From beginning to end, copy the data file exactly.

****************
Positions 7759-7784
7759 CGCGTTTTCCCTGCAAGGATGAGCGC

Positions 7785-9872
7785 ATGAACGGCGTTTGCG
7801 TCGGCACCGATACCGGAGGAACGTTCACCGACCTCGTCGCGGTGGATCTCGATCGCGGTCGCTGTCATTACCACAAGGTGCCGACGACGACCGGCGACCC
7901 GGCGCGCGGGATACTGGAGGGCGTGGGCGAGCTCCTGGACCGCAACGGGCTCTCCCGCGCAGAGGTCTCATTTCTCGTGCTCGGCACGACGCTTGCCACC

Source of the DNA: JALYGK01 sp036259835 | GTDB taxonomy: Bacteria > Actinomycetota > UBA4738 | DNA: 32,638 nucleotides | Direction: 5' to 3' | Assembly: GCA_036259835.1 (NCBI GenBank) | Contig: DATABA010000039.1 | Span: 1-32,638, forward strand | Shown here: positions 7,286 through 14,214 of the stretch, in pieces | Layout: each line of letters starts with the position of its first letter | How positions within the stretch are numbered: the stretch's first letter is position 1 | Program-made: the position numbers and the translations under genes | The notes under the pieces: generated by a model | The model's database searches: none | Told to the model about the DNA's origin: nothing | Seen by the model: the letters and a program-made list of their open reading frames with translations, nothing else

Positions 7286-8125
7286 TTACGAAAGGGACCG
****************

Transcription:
Positions 7759-7784
7759 CGCGTTTTCCCTGCAAGGATGAGCGC

Positions 7785-9872
7785 ATGAACGGCGTTTGCG
7801 TCGGCACCGATACCGGAGGAACGTTCACCGACCTCGTCGCGGTGGATCTCGATCGCGGTCGCTGTCATTACCACAAGGTGCCGACGACGACCGGCGACCC
7901 GGCGCGCGGGATACTGGAGGGCGTGGGCGAGCTCCTGGACCGCAACGGGCTCTCCCGCGCAGAGGTCTCATTTCTCGTGCTCGGCACGACGCTTGCCACC

Source of the DNA: JALYGK01 sp036259835 | GTDB taxonomy: Bacteria > Actinomycetota > UBA4738 | DNA: 32,638 nucleotides | Direction: 5' to 3' | Assembly: GCA_036259835.1 (NCBI GenBank) | Contig: DATABA010000039.1 | Span: 1-32,638, forward strand | Shown here: positions 7,286 through 14,214 of the stretch, in pieces | Layout: each line of letters starts with the position of its first letter | How positions within the stretch are numbered: the stretch's first letter is position 1 | Program-made: the position numbers and the translations under genes | The notes under the pieces: generated by a model | The model's database searches: none | Told to the model about the DNA's origin: nothing | Seen by the model: the letters and a program-made list of their open reading frames with translations, nothing else

Positions 7286-8125
7286 TTACGAAAGGGACCG